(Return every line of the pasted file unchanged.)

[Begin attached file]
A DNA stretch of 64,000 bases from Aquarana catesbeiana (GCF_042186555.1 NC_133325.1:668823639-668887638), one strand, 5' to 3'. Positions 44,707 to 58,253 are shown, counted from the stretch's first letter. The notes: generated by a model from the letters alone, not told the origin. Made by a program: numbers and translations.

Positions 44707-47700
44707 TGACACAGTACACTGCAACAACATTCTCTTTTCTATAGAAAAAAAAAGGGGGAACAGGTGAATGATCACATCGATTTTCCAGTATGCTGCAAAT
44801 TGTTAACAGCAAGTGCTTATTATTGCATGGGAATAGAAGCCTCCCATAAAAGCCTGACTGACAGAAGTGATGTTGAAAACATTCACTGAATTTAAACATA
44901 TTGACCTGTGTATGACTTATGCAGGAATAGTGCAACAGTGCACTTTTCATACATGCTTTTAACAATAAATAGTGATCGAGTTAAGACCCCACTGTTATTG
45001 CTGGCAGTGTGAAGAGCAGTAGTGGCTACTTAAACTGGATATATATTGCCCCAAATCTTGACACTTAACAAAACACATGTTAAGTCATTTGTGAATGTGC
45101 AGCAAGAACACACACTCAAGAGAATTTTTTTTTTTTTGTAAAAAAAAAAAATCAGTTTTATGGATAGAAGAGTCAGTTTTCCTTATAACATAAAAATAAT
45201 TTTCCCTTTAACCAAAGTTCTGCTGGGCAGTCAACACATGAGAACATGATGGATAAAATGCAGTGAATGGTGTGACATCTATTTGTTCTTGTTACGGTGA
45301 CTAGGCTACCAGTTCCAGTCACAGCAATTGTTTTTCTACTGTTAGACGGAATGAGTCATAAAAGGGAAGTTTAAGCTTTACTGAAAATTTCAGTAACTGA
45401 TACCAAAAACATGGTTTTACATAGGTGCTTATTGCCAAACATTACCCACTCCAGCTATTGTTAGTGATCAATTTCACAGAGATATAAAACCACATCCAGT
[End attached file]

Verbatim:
A DNA stretch of 64,000 bases from Aquarana catesbeiana (GCF_042186555.1 NC_133325.1:668823639-668887638), one strand, 5' to 3'. Positions 44,707 to 58,253 are shown, counted from the stretch's first letter. The notes: generated by a model from the letters alone, not told the origin. Made by a program: numbers and translations.

Positions 44707-47700
44707 TGACACAGTACACTGCAACAACATTCTCTTTTCTATAGAAAAAAAAAGGGGGAACAGGTGAATGATCACATCGATTTTCCAGTATGCTGCAAAT
44801 TGTTAACAGCAAGTGCTTATTATTGCATGGGAATAGAAGCCTCCCATAAAAGCCTGACTGACAGAAGTGATGTTGAAAACATTCACTGAATTTAAACATA
44901 TTGACCTGTGTATGACTTATGCAGGAATAGTGCAACAGTGCACTTTTCATACATGCTTTTAACAATAAATAGTGATCGAGTTAAGACCCCACTGTTATTG
45001 CTGGCAGTGTGAAGAGCAGTAGTGGCTACTTAAACTGGATATATATTGCCCCAAATCTTGACACTTAACAAAACACATGTTAAGTCATTTGTGAATGTGC
45101 AGCAAGAACACACACTCAAGAGAATTTTTTTTTTTTTGTAAAAAAAAAAAATCAGTTTTATGGATAGAAGAGTCAGTTTTCCTTATAACATAAAAATAAT
45201 TTTCCCTTTAACCAAAGTTCTGCTGGGCAGTCAACACATGAGAACATGATGGATAAAATGCAGTGAATGGTGTGACATCTATTTGTTCTTGTTACGGTGA
45301 CTAGGCTACCAGTTCCAGTCACAGCAATTGTTTTTCTACTGTTAGACGGAATGAGTCATAAAAGGGAAGTTTAAGCTTTACTGAAAATTTCAGTAACTGA
45401 TACCAAAAACATGGTTTTACATAGGTGCTTATTGCCAAACATTACCCACTCCAGCTATTGTTAGTGATCAATTTCACAGAGATATAAAACCACATCCAGT